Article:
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Why US diplomats are visiting Israeli settlers

The Obama administration has made firm demands for Israel to halt all settlement expansion. But political officers are making trips to talk with settlers directly.

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The nearly 300,000 settlers in the West Bank, excluding East Jerusalem, are spread over a diverse range of settlements. They have political influence that is disproportionate to their percentage of Israel's population of 7 million.

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A recent visit

Akiva Ovitz, an aide to the mayor of the settlement of Beitar Illit, said that a political officer visited the city just a few weeks ago. He cast the relationship in a positive light.

"They want to hear how the city is developing, what is happening with building plans, and with the population," he said. "It's to keep in touch with the settlements and to hear about their needs."

But the policy shift under President Obama has made some settlers less receptive about meeting the diplomats. That's because settlers consider the Obama administration's public criticism of the settlements meddling in Israel's sovereign affairs and a possible precursor to settlement evacuations.

Daniella Weiss, a former mayor of the settlement of Kedumim in the northern West Bank who has also helped settler youths set up outposts, says she had become accustomed to annual visits by US diplomats and took them seriously. But recently, she declined a request.

"I felt that they are alienated and they don't feel solidarity. I said I don't see a point in these meetings," she says. "I am also critical of the president.... The US wants to weaken our hold here."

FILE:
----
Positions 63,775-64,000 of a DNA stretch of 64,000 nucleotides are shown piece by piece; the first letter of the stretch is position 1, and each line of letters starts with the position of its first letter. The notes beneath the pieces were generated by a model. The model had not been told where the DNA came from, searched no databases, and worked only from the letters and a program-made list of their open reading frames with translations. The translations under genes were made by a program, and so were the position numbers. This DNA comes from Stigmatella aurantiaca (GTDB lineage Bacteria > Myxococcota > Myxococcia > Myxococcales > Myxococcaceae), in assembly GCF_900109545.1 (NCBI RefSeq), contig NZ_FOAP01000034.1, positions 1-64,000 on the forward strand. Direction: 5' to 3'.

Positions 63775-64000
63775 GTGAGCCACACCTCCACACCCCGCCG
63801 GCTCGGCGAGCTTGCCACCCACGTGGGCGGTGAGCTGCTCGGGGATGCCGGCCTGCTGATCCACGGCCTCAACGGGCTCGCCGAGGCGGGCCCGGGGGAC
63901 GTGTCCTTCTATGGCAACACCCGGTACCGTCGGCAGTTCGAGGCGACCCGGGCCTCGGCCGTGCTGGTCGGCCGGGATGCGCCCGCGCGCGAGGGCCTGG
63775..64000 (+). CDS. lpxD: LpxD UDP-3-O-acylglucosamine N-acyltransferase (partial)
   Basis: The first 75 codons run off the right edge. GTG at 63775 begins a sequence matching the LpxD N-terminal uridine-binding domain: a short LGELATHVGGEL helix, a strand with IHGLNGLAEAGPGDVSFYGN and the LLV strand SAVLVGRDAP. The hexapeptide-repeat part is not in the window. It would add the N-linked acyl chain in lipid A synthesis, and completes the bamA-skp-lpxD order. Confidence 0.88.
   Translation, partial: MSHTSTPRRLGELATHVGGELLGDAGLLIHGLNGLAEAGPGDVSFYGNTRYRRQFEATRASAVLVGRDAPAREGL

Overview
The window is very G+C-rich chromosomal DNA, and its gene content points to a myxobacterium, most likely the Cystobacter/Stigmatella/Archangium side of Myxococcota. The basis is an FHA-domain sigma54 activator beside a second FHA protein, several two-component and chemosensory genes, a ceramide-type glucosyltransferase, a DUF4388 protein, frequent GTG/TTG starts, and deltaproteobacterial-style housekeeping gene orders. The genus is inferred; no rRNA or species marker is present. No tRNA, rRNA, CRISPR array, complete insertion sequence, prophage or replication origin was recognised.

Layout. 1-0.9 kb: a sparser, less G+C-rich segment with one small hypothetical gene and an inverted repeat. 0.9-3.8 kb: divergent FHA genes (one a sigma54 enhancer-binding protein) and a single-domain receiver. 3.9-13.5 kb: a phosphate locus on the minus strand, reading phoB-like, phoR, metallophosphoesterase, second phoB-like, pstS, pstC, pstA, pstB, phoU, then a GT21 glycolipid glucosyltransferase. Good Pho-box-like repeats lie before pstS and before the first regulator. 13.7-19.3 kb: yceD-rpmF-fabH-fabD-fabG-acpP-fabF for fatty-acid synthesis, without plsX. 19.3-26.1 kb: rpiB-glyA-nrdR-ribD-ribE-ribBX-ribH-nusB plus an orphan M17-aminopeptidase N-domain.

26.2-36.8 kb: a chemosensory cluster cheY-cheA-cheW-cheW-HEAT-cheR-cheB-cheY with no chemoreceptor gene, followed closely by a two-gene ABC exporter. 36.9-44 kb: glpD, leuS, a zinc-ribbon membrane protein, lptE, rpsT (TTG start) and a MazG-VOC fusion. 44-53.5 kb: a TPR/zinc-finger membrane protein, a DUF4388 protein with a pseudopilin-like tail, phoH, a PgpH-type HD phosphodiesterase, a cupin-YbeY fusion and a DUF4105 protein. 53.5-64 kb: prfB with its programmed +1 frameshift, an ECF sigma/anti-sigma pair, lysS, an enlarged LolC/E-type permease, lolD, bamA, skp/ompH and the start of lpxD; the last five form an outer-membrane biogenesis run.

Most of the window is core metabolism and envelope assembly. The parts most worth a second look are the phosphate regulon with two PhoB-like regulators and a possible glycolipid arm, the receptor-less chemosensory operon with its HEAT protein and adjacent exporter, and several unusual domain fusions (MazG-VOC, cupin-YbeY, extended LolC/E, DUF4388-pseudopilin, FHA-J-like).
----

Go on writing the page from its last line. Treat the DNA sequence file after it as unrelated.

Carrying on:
Settlers hope frequent visits will change views

Even so, many remain open about the opportunity to state their case directly to a representative of the US. The settlers believe that the US diplomats may be more easily convinced if they only visit.

Yigal Amitay, a spokesman for the settlement of Yitzhar, boasts of a "heartfelt" meeting with a previous political officer he called "Matityahu," Hebrew for Matthew. Discussions usually covered topics ranging from clashes between settlers and Palestinians to the ideological bent of Yitzhar, a small settlement infamous as a source of vigilantism against Palestinians and even against the Israeli army. His main criticism was that political officers' tour of duty in the West Bank is not long enough to understand the nuances of the settler community.

"I think the interest of America is that there shouldn't be another Khomeini-ist country in the Middle East," says Mr. Amitay. "Through an honest dialogue, they will understand that it's in their interest to oppose a Palestinian state."

Though Amitay referred to Mr. Obama's efforts to repair US relations with the Muslim world as "naive," he says he's still waiting for the consulate political officer to call for a meeting.

Others, however, are more suspicious. Shaul Goldstein, the head of the settlers council in Gush Etzion, south of Jerusalem, recently met with former President Jimmy Carter. But he complained that the discussions are not held on a high-enough level.

"We call them the CIA agents because we never know who they are," he said in a recent phone conversation. "It's not enough because it's too far from the decisionmakers."

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